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Genetic analysis of seedling characters in bread wheat

M. Fazel Najafabadi, M.R. Ghanadha, A.A. Zali and B. Yazdi Samadi

Department of Agronomy and Plant Breeding, Faculty of Agriculture, Tehran University, Karaj, Iran. Corresponding author email: mfazel2000@yahoo.com

Abstract

For estimating gene action in germination and seedling stage, one drought-resistant and one susceptible genotype were selected from a prior experiment. F1, F2 and backcross progeny were produced and these generations as well as their parents were sown at two osmotic potentials, 0 and -0.4 Mpa, provided using PEG-6000 at 22C. A factorial experiment based on completely randomized design with different replications for each generation was used. First factor was different generations and the second was osmotic potential. Measurements were made of rootlet number and length, and coleoptile length after one week. The additive component of genotypic variation in segregating generations was larger than the dominance component in most cases. This indicated that selection for better performing individuals in early generations will lead to improvement of germination characteristics. Generation mean analysis did not fit an additive-dominance model for any trait with additive additive and dominance dominance epistatic effects predominating in most osmotic potentials for most traits.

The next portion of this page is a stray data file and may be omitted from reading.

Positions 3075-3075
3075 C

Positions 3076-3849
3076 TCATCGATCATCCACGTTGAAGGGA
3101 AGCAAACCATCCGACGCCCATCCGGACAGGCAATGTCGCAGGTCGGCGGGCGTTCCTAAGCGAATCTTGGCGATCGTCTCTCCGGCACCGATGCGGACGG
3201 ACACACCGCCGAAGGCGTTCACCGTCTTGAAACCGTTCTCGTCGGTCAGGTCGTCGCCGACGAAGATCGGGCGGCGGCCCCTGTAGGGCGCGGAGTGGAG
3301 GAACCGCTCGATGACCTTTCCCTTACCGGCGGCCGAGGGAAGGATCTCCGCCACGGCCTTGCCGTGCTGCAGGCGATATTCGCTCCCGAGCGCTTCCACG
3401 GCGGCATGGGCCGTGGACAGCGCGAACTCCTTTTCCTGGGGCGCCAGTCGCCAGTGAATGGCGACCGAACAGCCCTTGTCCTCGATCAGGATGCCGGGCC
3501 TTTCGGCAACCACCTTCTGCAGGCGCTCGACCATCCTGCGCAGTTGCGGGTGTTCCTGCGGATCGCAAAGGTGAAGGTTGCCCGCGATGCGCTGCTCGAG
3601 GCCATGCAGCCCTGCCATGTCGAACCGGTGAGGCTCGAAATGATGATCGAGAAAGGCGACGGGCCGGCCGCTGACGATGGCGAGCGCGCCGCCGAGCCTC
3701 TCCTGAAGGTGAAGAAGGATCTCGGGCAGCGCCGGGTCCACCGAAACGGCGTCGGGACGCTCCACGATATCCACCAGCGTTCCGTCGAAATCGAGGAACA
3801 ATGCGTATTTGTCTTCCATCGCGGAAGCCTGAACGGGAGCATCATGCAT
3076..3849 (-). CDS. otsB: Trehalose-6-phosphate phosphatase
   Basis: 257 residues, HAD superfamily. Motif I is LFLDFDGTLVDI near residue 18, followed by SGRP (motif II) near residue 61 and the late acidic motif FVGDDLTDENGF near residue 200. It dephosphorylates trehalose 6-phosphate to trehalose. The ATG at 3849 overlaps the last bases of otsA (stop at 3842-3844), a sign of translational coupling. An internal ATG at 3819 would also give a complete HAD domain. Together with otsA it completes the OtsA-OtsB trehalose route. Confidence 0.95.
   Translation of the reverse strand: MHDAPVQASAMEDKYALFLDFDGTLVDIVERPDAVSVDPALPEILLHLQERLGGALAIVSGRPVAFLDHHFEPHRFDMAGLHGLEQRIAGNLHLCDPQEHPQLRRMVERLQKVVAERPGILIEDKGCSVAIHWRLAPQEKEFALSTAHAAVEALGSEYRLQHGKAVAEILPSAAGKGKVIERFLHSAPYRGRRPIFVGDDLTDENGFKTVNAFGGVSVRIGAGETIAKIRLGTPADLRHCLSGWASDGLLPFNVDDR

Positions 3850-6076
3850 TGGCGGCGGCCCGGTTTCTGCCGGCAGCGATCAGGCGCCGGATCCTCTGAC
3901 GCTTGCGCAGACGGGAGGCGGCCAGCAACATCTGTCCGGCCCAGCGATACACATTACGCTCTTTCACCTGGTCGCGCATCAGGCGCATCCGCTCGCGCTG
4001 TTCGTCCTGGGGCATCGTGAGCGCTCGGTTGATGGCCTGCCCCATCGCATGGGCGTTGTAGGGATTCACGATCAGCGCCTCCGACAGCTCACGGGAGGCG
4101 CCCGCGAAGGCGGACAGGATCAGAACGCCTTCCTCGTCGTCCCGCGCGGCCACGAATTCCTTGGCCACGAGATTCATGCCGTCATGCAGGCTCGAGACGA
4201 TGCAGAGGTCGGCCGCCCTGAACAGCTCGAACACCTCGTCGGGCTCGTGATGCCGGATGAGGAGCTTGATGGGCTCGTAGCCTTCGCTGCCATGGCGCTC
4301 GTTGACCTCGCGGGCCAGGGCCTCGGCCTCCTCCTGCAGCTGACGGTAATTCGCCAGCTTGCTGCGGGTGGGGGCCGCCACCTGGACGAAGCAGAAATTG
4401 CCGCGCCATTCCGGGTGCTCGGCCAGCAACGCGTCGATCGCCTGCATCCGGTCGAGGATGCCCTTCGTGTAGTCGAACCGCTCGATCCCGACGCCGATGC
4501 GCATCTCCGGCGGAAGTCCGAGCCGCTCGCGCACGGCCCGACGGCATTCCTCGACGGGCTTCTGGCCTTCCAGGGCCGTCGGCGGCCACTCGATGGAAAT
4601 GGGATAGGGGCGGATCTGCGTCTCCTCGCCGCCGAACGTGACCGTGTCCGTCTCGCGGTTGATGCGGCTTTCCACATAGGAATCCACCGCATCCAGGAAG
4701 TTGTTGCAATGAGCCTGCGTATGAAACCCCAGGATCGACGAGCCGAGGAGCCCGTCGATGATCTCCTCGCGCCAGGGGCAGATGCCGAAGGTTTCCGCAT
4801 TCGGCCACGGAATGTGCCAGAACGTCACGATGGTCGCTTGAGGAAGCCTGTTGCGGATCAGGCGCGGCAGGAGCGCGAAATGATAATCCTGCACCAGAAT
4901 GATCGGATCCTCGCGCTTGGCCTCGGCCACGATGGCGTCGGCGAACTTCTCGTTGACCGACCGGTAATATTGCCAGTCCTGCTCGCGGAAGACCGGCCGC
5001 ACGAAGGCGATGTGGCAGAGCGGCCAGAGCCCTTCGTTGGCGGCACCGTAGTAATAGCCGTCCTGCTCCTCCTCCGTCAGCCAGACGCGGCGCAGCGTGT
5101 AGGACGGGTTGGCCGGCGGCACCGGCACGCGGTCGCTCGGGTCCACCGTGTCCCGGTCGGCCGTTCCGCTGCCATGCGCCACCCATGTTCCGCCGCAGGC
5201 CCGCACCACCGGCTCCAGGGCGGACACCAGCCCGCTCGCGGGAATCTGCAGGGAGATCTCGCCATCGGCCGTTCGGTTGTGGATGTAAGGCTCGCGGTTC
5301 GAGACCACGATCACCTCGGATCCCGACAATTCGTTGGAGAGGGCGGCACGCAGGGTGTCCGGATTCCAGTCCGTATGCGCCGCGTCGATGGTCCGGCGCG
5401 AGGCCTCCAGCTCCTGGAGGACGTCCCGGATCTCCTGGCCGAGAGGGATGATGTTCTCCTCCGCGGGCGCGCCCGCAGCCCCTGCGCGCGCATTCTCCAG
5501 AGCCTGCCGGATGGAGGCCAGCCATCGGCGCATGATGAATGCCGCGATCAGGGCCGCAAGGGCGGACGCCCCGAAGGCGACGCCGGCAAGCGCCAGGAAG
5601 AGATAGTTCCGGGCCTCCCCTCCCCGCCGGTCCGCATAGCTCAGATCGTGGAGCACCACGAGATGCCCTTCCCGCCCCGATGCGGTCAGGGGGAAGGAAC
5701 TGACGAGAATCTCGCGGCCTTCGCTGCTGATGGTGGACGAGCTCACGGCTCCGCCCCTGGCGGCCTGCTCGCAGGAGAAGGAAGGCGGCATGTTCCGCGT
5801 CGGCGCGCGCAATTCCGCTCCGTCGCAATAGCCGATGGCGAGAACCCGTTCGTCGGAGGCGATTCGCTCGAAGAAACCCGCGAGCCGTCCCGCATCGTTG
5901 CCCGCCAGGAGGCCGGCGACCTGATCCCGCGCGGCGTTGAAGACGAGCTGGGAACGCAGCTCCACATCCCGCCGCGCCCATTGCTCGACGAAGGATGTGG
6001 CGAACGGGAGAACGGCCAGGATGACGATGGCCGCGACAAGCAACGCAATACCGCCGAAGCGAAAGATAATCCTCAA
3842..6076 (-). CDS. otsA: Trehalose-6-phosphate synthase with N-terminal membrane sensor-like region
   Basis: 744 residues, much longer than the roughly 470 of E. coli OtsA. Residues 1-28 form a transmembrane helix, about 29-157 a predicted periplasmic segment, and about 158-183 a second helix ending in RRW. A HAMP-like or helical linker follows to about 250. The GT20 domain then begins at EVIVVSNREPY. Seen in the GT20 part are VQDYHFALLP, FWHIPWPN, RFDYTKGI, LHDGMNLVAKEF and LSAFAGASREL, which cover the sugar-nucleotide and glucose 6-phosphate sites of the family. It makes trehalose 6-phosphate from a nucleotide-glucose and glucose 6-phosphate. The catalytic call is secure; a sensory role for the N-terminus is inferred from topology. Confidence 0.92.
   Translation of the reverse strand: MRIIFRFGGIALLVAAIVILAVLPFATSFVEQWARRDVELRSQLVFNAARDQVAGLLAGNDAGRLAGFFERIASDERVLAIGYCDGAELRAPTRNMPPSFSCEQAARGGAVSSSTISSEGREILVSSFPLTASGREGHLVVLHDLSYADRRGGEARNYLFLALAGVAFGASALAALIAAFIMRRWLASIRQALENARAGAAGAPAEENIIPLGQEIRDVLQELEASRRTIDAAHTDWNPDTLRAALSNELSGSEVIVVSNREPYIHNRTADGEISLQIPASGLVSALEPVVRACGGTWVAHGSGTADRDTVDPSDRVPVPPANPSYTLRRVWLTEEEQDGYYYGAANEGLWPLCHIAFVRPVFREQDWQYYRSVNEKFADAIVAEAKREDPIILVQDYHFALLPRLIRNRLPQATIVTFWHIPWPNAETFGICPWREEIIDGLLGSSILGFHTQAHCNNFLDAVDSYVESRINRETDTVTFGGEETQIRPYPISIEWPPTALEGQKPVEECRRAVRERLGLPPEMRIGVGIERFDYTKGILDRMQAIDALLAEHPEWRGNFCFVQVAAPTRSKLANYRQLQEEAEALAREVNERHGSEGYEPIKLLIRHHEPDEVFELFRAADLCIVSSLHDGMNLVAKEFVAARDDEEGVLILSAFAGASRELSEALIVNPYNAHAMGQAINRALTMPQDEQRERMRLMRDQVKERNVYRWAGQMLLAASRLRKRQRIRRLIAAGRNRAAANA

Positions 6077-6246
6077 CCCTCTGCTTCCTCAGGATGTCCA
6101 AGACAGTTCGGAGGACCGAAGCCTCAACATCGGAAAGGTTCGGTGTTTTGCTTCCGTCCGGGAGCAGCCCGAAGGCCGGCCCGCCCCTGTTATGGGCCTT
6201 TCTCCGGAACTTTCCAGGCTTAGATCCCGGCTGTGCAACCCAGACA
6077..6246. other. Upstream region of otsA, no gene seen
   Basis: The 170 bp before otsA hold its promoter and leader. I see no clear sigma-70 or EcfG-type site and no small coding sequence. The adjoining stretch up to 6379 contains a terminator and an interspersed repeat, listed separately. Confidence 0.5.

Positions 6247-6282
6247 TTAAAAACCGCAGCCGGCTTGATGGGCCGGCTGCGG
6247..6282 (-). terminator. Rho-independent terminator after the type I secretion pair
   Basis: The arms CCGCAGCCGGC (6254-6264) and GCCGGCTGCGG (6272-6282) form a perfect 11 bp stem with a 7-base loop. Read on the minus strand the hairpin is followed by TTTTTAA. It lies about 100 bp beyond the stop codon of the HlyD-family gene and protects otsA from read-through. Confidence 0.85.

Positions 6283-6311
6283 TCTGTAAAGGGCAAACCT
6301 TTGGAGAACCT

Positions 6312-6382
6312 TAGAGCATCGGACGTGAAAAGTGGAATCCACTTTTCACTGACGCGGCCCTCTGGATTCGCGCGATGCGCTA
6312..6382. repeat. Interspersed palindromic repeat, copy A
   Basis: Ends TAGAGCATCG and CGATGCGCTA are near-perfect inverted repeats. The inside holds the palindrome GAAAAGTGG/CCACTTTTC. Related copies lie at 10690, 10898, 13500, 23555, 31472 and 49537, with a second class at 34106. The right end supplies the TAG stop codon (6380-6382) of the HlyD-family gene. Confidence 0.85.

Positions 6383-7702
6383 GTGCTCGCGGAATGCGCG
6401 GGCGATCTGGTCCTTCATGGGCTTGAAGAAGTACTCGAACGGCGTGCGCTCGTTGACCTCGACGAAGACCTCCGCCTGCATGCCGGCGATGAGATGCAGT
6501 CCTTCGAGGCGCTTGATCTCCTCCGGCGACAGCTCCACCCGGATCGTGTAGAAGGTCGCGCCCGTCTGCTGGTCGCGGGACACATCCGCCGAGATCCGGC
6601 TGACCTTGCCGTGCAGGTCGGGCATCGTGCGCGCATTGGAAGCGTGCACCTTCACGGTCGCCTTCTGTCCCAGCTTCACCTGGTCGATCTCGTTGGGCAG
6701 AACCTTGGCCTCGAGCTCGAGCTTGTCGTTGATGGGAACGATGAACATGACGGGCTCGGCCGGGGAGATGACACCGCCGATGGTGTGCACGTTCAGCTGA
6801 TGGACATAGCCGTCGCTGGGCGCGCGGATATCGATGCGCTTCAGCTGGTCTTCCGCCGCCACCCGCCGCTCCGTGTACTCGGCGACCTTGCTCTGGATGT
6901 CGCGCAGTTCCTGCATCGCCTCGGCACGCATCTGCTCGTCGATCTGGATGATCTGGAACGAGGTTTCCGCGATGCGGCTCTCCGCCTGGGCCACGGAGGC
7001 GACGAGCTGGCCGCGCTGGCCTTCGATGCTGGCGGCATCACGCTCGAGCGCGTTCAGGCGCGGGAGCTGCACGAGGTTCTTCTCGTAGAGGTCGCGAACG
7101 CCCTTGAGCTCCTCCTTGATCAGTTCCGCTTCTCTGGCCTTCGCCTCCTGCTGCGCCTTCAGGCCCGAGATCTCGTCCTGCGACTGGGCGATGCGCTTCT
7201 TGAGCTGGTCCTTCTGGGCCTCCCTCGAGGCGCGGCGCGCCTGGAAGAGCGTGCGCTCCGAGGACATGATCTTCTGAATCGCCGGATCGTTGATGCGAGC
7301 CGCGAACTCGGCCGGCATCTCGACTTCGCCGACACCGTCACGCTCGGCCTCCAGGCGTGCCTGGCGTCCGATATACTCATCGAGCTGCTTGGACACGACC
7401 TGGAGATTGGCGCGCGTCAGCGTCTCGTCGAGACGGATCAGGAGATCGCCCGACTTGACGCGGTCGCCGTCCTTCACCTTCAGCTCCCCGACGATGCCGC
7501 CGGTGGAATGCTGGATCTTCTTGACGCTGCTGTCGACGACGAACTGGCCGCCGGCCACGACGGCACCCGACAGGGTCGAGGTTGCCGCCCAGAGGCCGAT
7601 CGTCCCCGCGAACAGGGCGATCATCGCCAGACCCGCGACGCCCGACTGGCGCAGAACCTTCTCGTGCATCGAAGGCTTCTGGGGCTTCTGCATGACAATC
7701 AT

Keywords

Seed germination, Osmotic stress, PEG, Generation mean analysis, Gene action.

Introduction

Drought stress is one of the most limiting factors to crop production worldwide. Autumn droughts often result in reduced seed germination and seedling establishment (Schonfeld et al., 1988). Semi-arid areas like those of the Middle East are characterized by limited and erratic precipitation frequently resulting in droughts at different periods during the growing season. Most studies on drought tolerance of wheat and traits contributing to tolerance have focused on the late-vegetative and reproductive periods of growth, and the effects of stress during those periods on yield (Baalbaki et al., 1998). Crop improvement in a breeding program depends on identification of good genotypes and an understanding of gene action for economic characters. This experiment was conducted in order to estimating the heritability and gene action of some germination characters in wheat.